Auctions are not the only permissible method for disposal of natural resources across sectors, the Supreme Court Monday said holding that the 2G verdict was confined to allocation of spectrum and is not applicable to other resources.
Giving its opinion on the Presidential reference arising out of 2G verdict, a five-judge constitution bench headed by Chief Justice S H Kapadia also ruled that common good is the touchstone for any policy and if it meets that then any means adopted is in accordance with the constitutional principles.
Auction despite being a more “preferable method” of allotment of natural resources cannot be held to be a constitutional mandate, observed the bench also comprising justices D K Jain, J S Khehar, Dipak Misra and Ranjan Gogoi.
“In our opinion, auction despite being a more preferable method of alienation/allotment of natural resources, cannot be held to be a constitutional requirement or limitation for alienation of all natural resources and therefore, every method other than auction cannot be struck down as ultra-vires the constitutional mandate,” the bench said.
The bench said that auctions may be the best way of maximizing revenue but revenue maximisation may not always be the ultimate motive of the policy and natural resources can be allocated to private companies by other methods for the purpose to subserve public good.
“Common good is the sole guiding factor under Article 39(b) for distribution of natural resources. It is the touchstone of testing whether any policy subserves the common good and if it does, irrespective of the means adopted, it is clearly in accordance with the principle enshrined in the Article,” the bench said.
The apex court referred to various judgements delivered by it earlier while upholding government’s decision to allocate natural resources through means other than auction.
“It is manifest that there is no constitutional mandate in favour of auction under Article 14. The Government has repeatedly deviated from the course of auction and this Court has repeatedly upheld such actions,” the bench said.
It said “whenever the object of policy is anything but revenue maximization, the Executive is seen to adopt methods other than auction”.
Justice Khehar, who wrote a separate but concurring judgement, said that natural resource should not be dissipated as a matter of charity, donation or endowment, for private exploitation.
“No part of the natural resource can be dissipated as a matter of largess, charity, donation or endowment, for private exploitation. Each bit of natural resource expended must bring back a reciprocal consideration. The consideration may be in the nature of earning revenue or may be to best subserve the common good. It may well be the amalgam of the two.
“There cannot be a dissipation of material resources free of cost or at a consideration lower than their actual worth. One set of citizens cannot prosper at the cost of another set of citizens, for that would not be fair or reasonable,” Justice Khehar said.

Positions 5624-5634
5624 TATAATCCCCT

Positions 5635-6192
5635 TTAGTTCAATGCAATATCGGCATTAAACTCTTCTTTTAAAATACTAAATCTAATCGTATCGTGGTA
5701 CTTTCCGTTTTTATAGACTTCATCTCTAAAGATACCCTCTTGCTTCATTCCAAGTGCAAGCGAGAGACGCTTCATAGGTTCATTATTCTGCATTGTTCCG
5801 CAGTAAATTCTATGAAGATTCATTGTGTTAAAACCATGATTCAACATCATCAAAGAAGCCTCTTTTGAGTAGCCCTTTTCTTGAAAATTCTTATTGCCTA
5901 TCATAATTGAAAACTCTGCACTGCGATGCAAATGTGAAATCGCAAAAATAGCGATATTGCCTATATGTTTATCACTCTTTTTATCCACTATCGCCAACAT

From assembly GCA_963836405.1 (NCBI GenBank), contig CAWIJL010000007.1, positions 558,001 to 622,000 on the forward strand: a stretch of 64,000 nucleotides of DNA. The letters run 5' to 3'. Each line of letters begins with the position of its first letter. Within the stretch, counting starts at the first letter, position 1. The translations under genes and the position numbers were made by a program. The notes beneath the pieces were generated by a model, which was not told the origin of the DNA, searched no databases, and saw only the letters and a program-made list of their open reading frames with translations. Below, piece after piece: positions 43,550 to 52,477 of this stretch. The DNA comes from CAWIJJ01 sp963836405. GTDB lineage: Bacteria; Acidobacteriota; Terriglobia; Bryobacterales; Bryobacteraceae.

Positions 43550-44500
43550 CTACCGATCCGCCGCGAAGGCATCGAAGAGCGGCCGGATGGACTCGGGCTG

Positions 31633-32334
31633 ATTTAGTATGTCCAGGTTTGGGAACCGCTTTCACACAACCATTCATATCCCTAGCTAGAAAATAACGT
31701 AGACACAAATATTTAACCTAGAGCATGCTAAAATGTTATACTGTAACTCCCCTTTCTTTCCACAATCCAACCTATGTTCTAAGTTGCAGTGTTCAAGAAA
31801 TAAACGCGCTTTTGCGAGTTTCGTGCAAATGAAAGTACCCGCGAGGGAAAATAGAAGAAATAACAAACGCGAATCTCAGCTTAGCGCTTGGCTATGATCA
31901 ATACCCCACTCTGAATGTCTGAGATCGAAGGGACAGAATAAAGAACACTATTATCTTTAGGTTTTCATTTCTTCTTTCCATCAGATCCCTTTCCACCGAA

The court disagreed with the contention that auction should be the only means of allocation as other methods can be abused by the private companies in connivance with government authorities as happened in 2G case.
“It may be said that even auction has a potential of abuse, like any other method of allocation, but that cannot be the basis of declaring it as an unconstitutional methodology either. These drawbacks include cauterisation, winners curse etc.
“However, all the same, auction cannot be called ultra vires for the said reasons and continues to be an attractive and preferred means of disposal of natural resources especially when revenue maximisation is a priority.
“Therefore, neither auction, nor any other method of disposal can be held ultra vires the Constitution, merely because of a potential abuse,” the bench said.
The court said that revenue maximisation cannot always be the primary consideration while allocating resources to private companies and assume secondary consideration when the development is the main consideration.
“Revenue maximization is not the only way in which the common good can be subserved. Where revenue maximization is the object of a policy, being considered qua that resource at that point of time to be the best way to subserve the common good, auction would be one of the preferable methods, though not the only method.
“Where revenue maximization is not the object of a policy of distribution, the question of auction would not arise. Revenue considerations may assume secondary consideration to developmental considerations,” the bench said.
It said that the suggestion that disposal of a natural resource for commercial use must be for revenue maximization is based “neither on law nor on logic”.
“Economic logic establishes that alienation/allocation of natural resources to the highest bidder may not necessarily be the only way to subserve the common good, and at times, may run counter to public good.
“Hence, it needs little emphasis that disposal of all natural resources through auctions is clearly not a constitutional mandate,” the 208-page opinion given by the apex court said.